Hailed as a “theremin hero” in The New Yorker, Rob is one of the few theremin virtuosos in the world, performing as featured theremin soloist with The Orchestra of St. Luke’s playing Rob’s own version of Bernard Herrmann’s “Scene d’Amour” from Vertigo at Caramoor, NPR TV’s History Detectives, Matthew Barney’s epic movie Cremaster 3, R.W. Goodwin’s movie (producer/director/writer of X-Files) Alien Trespass, CBS television series Now and Again and A&E’s Breakfast With the Arts (as well as giving Sara Fishko a theremin lesson on the nationally broadcast Studio 360 on NPR). Touted as a “Theremin master” by The New York Times, he is an original member of the NY Theremin Society and was one of the chosen participants in the historic 10 Piece Theremin Orchestra at Disney Concert Hall in Los Angeles. Rob recently premiered his 23 minute work “Pellucid Dream(s) for Theremin” which was commissioned by The NYC Department of Cultural Affairs. Rob’s other appearances as theremin soloist with orchestras include The Little Orchestra (Lincoln Center); the New Haven Symphony Orchestra (Yale); and Red, An Orchestra (Cleveland.) His previous CD “Theremin Noir” featured pianist Uri Caine and violinist Mark Feldman. Other collaborations include The Zmiros Project (CD) with Frank London and Lorin Sklamberg of The Klezmatics.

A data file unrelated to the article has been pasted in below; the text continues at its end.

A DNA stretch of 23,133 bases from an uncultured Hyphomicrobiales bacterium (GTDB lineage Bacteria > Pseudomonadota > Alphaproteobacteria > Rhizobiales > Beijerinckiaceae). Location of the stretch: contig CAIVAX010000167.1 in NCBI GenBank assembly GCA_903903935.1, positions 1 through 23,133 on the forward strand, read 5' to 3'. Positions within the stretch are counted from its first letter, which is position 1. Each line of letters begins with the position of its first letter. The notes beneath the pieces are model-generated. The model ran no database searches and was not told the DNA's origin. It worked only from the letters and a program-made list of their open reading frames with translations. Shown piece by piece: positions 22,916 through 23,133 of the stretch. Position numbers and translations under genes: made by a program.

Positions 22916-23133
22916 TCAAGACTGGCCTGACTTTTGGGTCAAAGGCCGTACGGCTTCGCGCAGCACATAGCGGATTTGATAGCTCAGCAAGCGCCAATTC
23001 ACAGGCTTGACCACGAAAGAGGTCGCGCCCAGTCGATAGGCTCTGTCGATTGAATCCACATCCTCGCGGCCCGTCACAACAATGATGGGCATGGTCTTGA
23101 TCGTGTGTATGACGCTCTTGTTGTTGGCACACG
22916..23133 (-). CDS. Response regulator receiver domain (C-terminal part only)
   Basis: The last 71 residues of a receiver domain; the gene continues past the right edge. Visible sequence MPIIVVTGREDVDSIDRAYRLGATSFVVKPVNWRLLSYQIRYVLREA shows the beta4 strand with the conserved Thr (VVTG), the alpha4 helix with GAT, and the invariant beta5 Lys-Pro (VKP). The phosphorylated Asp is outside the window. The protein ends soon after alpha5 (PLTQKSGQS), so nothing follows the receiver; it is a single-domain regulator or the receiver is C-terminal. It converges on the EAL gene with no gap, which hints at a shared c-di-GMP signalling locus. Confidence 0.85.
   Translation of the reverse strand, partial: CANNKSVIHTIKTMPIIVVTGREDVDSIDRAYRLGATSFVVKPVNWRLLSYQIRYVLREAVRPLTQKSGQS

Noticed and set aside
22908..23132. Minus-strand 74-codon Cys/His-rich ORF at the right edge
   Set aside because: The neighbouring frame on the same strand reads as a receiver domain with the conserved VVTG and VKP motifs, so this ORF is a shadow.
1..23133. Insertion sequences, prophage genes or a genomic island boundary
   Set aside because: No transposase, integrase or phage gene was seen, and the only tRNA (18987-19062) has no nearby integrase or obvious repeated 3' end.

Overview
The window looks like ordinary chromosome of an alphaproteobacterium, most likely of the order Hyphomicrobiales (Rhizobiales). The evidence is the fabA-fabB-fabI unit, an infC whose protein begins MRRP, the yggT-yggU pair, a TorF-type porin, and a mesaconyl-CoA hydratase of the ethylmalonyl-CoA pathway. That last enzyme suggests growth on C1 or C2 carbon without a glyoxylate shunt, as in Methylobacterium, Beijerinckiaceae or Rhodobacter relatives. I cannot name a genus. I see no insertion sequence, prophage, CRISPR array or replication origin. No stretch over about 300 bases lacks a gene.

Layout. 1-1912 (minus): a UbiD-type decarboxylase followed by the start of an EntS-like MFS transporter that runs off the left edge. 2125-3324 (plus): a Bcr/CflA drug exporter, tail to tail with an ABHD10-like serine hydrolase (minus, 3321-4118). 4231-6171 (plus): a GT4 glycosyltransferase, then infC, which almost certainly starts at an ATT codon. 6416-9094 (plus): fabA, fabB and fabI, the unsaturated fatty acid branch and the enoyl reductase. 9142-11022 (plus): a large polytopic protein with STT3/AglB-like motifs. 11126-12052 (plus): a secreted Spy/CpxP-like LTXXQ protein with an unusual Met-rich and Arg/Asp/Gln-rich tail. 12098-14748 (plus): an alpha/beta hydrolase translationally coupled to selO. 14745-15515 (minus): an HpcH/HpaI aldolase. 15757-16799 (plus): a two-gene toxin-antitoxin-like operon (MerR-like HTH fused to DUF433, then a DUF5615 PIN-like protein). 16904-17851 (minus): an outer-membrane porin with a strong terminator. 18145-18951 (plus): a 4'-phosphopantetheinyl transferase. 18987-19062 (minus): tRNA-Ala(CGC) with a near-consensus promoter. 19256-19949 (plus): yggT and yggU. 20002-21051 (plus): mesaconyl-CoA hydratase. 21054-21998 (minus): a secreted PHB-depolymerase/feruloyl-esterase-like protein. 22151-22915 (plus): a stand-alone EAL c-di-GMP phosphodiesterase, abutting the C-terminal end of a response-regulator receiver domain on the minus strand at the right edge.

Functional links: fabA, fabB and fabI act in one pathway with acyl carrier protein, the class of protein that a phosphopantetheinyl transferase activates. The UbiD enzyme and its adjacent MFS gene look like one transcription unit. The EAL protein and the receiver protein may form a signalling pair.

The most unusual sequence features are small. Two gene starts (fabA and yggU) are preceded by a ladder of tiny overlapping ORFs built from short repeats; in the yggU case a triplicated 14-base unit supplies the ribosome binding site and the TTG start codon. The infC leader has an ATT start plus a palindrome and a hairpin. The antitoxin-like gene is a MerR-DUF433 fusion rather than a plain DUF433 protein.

He has played from Madison Square Garden to the Concertgebouw (Amsterdam), from The Blue Note to CBGB’s, from Krakow to Canberra, from Carnegie Hall to the Tokyo Dome, and the Colosseum (Rome) before a crowd of over 600,000.
Schwimmer’s work can be heard on CBS/Sony, Warner Brothers, Toshiba/EMI, Def Jam/Island, Manhattan/Blue Note, Dorian, NHK, Capricorn, Evidence, Knitting Factory, Polystar, Traditional Crossroads, Dreamworks SKG, Universal Pictures, TriStar Pictures, HBO, Cinemax, Showtime, CBS, NBC, ABC, Discovery, Lifetime, Noggin, A&E, NPR and Nickelodeon.
- What prompted you to play theremin?
I saw/heard Clara and I knew I had to at least try
What were your first feelings when you heard the sounds of theremin and where did it happen?